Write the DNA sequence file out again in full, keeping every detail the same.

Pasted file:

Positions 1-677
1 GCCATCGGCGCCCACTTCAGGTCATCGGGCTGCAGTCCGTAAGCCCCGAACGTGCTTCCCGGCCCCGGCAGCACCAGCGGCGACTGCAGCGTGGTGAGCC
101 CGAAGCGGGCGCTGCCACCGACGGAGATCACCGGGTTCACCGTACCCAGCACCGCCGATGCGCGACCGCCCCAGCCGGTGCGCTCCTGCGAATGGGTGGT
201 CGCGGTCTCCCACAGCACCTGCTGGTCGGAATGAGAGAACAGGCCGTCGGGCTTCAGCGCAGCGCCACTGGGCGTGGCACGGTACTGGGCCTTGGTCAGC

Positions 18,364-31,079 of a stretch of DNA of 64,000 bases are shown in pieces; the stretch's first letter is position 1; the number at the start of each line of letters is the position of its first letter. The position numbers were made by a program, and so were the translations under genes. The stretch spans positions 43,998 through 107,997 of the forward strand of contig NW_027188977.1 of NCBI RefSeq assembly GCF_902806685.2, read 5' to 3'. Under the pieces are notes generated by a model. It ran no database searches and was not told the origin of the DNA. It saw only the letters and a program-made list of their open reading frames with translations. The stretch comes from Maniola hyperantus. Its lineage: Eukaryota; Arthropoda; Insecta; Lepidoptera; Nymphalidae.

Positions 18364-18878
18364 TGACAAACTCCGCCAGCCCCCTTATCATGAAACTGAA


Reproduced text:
Positions 1-677
1 GCCATCGGCGCCCACTTCAGGTCATCGGGCTGCAGTCCGTAAGCCCCGAACGTGCTTCCCGGCCCCGGCAGCACCAGCGGCGACTGCAGCGTGGTGAGCC
101 CGAAGCGGGCGCTGCCACCGACGGAGATCACCGGGTTCACCGTACCCAGCACCGCCGATGCGCGACCGCCCCAGCCGGTGCGCTCCTGCGAATGGGTGGT
201 CGCGGTCTCCCACAGCACCTGCTGGTCGGAATGAGAGAACAGGCCGTCGGGCTTCAGCGCAGCGCCACTGGGCGTGGCACGGTACTGGGCCTTGGTCAGC

Positions 18,364-31,079 of a stretch of DNA of 64,000 bases are shown in pieces; the stretch's first letter is position 1; the number at the start of each line of letters is the position of its first letter. The position numbers were made by a program, and so were the translations under genes. The stretch spans positions 43,998 through 107,997 of the forward strand of contig NW_027188977.1 of NCBI RefSeq assembly GCF_902806685.2, read 5' to 3'. Under the pieces are notes generated by a model. It ran no database searches and was not told the origin of the DNA. It saw only the letters and a program-made list of their open reading frames with translations. The stretch comes from Maniola hyperantus. Its lineage: Eukaryota; Arthropoda; Insecta; Lepidoptera; Nymphalidae.

Positions 18364-18878
18364 TGACAAACTCCGCCAGCCCCCTTATCATGAAACTGAA